Or, price vs. profit?

These are the two sides of the water equation that is at the heart of ongoing “rate rebasing” talks between the Metropolitan Water and Sewerage System (MWSS) and the two private water concessionaires serving the capital region and surrounding areas.

A fortnight ago, they engaged in a noisy row over the possible disallowance of claims for income tax payments, but yet again they are locking horns.

This time, it is over the level of guaranteed returns that the water companies are entitled to get — a major factor in setting water tariffs.ntitled to get — a major factor in setting water tariffs.

How this debate ends will determine not only what price customers will have to pay for water but also how much profit the water firms could make in the next five years.

Manila Water Co., which provides water service in the eastern half of Metro Manila and surrounding areas, wants to increase rates by P5.83 per cubic meter or 21 percent to P34.12 per cubic meter.

Maynilad Water Services, Inc., which runs the water system in the west zone, is proposing to increase average basic rates by P8.58 per cubic meter or 25 percent to P42.55 per cubic meter.

PCIJ Figure 2. ASEAN Water (1)

Since MWSS was privatized in 1997, water rates have soared nine-fold in Manila Water’s east zone and more than six-fold in Maynilad’s west zone.

Apart from being allowed to recover past expenses and future costs from tariffs paid by customers, the two water companies are also allowed to earn a return on those cash outflows.

For the next five years until 2017, they want a return, also called the appropriate discount rate or ADR, of 8.99 percent, according to people privy to the discussions.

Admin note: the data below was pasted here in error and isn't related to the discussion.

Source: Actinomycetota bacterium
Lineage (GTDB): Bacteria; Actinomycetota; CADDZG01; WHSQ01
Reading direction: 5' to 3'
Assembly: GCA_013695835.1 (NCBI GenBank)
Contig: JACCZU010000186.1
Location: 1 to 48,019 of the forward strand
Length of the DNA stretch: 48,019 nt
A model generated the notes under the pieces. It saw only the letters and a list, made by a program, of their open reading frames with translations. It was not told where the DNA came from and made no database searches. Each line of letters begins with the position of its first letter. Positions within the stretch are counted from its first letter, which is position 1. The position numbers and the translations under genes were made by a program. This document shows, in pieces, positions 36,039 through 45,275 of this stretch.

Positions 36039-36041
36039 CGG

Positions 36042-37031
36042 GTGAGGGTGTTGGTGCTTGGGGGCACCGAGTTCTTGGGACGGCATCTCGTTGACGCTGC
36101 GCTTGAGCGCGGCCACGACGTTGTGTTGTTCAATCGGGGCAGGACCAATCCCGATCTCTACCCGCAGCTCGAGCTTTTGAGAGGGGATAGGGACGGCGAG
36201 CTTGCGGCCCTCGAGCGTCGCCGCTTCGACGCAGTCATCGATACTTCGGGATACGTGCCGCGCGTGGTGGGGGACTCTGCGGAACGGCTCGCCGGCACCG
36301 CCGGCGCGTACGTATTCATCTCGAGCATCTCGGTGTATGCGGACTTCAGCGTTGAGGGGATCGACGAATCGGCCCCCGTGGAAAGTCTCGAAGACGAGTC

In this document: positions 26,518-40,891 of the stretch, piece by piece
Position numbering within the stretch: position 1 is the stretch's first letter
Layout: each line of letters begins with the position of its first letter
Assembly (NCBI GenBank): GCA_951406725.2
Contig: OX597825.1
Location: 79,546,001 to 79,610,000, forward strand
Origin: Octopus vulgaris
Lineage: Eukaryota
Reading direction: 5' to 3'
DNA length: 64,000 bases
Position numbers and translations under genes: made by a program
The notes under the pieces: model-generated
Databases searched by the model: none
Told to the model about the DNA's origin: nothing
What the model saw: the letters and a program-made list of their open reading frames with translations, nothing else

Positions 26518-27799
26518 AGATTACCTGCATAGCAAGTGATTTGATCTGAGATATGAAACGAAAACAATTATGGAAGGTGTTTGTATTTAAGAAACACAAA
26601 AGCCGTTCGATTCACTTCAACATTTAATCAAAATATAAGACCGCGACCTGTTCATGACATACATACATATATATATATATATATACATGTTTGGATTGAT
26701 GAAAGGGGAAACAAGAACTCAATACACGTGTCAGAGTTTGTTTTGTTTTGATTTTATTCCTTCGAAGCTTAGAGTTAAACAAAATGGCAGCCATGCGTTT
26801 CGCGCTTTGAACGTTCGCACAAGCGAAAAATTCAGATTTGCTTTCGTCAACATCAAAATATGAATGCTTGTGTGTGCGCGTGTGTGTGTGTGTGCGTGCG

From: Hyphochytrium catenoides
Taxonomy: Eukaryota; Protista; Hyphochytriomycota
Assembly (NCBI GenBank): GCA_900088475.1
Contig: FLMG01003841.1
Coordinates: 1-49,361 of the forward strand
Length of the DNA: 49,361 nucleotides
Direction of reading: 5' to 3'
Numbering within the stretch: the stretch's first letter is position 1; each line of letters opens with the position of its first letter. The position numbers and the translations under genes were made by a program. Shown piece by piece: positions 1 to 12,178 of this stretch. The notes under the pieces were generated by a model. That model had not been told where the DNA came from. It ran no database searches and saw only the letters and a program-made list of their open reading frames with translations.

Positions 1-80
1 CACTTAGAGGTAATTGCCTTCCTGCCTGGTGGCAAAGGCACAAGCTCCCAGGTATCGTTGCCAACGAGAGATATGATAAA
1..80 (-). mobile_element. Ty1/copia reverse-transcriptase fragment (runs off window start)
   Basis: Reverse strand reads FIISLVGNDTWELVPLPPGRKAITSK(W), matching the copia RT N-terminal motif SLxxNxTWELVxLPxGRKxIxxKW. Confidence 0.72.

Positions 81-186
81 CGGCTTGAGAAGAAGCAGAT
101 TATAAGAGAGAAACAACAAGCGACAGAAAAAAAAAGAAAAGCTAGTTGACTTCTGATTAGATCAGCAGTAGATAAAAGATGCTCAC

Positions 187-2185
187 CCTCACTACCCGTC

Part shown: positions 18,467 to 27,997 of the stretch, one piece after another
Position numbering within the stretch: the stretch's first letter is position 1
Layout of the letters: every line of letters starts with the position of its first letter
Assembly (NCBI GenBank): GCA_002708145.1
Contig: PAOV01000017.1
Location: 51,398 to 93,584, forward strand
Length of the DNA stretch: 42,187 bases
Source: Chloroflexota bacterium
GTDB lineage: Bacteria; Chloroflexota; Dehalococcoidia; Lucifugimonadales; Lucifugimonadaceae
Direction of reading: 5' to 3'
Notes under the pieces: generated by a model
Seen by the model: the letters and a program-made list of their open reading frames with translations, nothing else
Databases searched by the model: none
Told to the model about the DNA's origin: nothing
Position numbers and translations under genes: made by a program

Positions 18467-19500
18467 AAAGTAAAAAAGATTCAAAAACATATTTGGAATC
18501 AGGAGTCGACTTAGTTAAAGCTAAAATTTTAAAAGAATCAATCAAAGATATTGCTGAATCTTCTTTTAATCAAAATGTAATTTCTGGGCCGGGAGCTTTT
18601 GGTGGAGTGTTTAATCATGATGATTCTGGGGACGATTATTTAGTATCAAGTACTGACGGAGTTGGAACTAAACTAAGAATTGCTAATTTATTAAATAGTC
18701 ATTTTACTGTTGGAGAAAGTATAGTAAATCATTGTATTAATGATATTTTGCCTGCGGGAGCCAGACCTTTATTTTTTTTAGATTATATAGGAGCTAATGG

However, MWSS water regulators find the proposed discount rate of 8.99 percent too high, given that yields on long-term Philippine government bonds have plummeted, especially in the last five or six years as the country’s economic fundamentals have gotten better alongside falling U.S. interest rates.

The regulators are said to have initially set the ADR at 6.16 percent, according to people familiar with the discussions between the MWSS and water firms.


In plain terms, water rates increased faster in the early years of privatization as a result of big jumps in the ADR, because of higher interest rates and the peso’s decline.

Today, amid lower interest rates and a stronger peso, the returns of water firms are expected to also fall proportionately, thus tempering any increase in the price of water.

However, by many accounts, the water firms’ proposed ADR of 8.99 percent does not seem to reflect this changed reality.

So, what “guaranteed returns” for water service is best in the next five years?

Should it be 8.99 percent, according to the water companies?

Or, should it be 6.16 percent only, according to MWSS’s estimate?

Is there a perfect balance here between the profit that water firms should make, and the price that customers should pay for water, in the next five years?

Read our latest report, MWSS, water firms clash over ‘guaranteed returns’.

Check it out also on BusinessWorld Online and

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